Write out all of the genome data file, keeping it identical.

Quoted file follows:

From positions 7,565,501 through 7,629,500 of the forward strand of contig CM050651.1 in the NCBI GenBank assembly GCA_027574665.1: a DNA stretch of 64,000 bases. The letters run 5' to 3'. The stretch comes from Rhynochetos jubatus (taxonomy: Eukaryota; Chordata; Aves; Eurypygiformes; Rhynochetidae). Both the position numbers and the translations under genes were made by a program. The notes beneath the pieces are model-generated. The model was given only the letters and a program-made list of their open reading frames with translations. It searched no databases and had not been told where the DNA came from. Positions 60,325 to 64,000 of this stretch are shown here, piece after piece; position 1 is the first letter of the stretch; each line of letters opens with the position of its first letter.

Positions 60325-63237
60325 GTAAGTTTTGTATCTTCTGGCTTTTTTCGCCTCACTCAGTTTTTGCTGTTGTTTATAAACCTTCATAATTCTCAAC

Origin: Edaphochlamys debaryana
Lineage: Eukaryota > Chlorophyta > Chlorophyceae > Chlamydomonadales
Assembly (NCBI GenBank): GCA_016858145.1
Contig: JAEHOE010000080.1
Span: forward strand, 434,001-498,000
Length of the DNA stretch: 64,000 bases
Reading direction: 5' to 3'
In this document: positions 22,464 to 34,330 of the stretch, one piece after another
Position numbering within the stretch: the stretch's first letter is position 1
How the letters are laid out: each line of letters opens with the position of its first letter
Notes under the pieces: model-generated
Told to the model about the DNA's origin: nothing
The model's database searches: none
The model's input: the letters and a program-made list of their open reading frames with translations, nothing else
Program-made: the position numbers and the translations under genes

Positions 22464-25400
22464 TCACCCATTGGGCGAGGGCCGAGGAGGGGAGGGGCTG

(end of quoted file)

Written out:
From positions 7,565,501 through 7,629,500 of the forward strand of contig CM050651.1 in the NCBI GenBank assembly GCA_027574665.1: a DNA stretch of 64,000 bases. The letters run 5' to 3'. The stretch comes from Rhynochetos jubatus (taxonomy: Eukaryota; Chordata; Aves; Eurypygiformes; Rhynochetidae). Both the position numbers and the translations under genes were made by a program. The notes beneath the pieces are model-generated. The model was given only the letters and a program-made list of their open reading frames with translations. It searched no databases and had not been told where the DNA came from. Positions 60,325 to 64,000 of this stretch are shown here, piece after piece; position 1 is the first letter of the stretch; each line of letters opens with the position of its first letter.

Positions 60325-63237
60325 GTAAGTTTTGTATCTTCTGGCTTTTTTCGCCTCACTCAGTTTTTGCTGTTGTTTATAAACCTTCATAATTCTCAAC

Origin: Edaphochlamys debaryana
Lineage: Eukaryota > Chlorophyta > Chlorophyceae > Chlamydomonadales
Assembly (NCBI GenBank): GCA_016858145.1
Contig: JAEHOE010000080.1
Span: forward strand, 434,001-498,000
Length of the DNA stretch: 64,000 bases
Reading direction: 5' to 3'
In this document: positions 22,464 to 34,330 of the stretch, one piece after another
Position numbering within the stretch: the stretch's first letter is position 1
How the letters are laid out: each line of letters opens with the position of its first letter
Notes under the pieces: model-generated
Told to the model about the DNA's origin: nothing
The model's database searches: none
The model's input: the letters and a program-made list of their open reading frames with translations, nothing else
Program-made: the position numbers and the translations under genes

Positions 22464-25400
22464 TCACCCATTGGGCGAGGGCCGAGGAGGGGAGGGGCTG